The Western Black-Legged Tick, Ixodes Pacificus: A Vector of Borrelia Burgdorferi
Willy BurgdorferDepartment of Health and Human Services, Public Health Service, National Institutes of Health, National Institute of Allergy and Infectious Diseases, Epidemiology Branch, Rocky Mountain Laboratories, Hamilton, Montana 59840
Alan G. BarbourDepartment of Health and Human Services, Public Health Service, National Institutes of Health, National Institute of Allergy and Infectious Diseases, Epidemiology Branch, Rocky Mountain Laboratories, Hamilton, Montana 59840
To determine the significance of the western black-legged tick, Ixodes pacificus, as a vector of the Lyme disease spirochete, Borrelia burgdorferi, a tick/spirochete survey was conducted in northern California and southwestern Oregon from 1982 to 1984. Of 1,687 adult ticks collected off vegetation, 25 (1.48%) contained spirochetes. Of 715 ticks from Oregon, 14 (1.96%) were infected whereas 11 (1.13%) of 972 ticks from California harbored spirochetes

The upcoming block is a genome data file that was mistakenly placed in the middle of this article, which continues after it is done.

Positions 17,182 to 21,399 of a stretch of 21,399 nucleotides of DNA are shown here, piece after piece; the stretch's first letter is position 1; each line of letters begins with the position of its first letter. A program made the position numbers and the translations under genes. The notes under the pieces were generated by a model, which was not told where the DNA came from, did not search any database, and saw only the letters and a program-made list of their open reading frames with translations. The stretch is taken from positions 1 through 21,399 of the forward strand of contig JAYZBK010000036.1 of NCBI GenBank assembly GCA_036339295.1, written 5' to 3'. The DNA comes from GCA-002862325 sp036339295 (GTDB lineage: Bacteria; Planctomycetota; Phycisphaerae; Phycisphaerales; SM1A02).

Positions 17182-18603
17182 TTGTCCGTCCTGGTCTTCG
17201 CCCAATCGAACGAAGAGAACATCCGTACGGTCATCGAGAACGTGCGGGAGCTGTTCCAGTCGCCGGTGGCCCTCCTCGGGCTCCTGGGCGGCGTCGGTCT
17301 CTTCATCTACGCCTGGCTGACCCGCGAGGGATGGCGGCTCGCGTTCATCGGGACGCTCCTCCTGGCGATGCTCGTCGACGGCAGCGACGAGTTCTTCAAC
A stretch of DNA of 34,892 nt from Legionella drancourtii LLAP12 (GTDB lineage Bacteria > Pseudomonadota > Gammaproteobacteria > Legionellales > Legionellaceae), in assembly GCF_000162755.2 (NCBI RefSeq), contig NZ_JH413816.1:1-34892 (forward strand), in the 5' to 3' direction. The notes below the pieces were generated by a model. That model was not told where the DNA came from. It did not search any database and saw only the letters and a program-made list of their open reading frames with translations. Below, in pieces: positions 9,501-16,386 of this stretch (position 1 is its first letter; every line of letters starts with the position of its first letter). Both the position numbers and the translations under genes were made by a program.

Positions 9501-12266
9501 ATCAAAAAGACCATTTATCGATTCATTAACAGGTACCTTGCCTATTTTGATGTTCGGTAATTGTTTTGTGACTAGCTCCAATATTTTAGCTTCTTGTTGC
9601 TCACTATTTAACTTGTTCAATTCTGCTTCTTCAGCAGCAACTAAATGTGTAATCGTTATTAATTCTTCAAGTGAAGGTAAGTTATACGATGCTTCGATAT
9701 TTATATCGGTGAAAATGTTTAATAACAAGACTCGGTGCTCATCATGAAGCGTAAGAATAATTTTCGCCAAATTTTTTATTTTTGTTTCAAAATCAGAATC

An isolate of 1 of the spirochetes reacted specifically when treated with monoclonal antibodies to B. burgdorferi. Polyacrylamide gel electrophoresis of a lysate of the isolate showed it to be nearly identical with 2 isolates of B. burgdorferi
Of the 25 infected I. pacificus, 17 had spirochetes in their midgut only; the remaining 8 ticks showed a generalized infection of all the tissues, with midgut, central ganglion and ovary or testes showing heavy spirochetal infections. Decreased immunofluorescent staining reactivity of spirochetes in tissues other than midgut in 6 of 8 I. pacificus with generalized infection may reflect adverse physiologic conditions for the development of spirochetes in the hemocele.